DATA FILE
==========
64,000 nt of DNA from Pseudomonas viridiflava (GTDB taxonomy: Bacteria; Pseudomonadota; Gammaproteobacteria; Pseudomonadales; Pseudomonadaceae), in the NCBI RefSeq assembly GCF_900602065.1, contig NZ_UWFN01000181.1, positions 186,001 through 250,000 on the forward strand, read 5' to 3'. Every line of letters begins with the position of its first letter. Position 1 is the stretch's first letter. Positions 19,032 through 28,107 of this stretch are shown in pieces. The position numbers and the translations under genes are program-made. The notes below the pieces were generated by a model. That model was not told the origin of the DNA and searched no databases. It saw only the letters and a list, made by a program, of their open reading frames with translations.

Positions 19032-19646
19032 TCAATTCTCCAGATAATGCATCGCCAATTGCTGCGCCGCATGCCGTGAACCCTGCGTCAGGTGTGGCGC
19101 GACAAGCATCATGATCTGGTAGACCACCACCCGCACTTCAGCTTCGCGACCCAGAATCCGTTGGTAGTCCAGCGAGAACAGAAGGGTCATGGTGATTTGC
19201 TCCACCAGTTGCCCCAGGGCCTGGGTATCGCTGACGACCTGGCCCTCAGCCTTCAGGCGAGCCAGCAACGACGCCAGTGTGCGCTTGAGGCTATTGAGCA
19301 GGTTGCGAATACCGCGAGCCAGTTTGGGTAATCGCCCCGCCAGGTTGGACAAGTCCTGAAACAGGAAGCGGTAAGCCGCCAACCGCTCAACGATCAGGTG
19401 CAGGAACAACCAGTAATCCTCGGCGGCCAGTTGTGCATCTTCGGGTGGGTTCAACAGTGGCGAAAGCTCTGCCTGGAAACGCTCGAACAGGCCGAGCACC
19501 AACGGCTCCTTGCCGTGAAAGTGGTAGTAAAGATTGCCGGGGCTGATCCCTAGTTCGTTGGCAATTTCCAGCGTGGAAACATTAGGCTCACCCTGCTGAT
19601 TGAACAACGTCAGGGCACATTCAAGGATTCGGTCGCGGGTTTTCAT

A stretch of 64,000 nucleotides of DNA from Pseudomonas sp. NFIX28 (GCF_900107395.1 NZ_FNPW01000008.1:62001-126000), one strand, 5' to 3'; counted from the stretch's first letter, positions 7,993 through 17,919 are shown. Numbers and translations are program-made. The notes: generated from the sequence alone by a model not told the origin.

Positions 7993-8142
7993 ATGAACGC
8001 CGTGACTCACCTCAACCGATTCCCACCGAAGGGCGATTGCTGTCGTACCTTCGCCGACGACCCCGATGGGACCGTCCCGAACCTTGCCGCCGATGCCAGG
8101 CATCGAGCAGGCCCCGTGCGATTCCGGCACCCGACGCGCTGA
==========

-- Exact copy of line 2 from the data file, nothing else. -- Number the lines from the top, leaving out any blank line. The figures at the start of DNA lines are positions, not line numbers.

Positions 19032-19646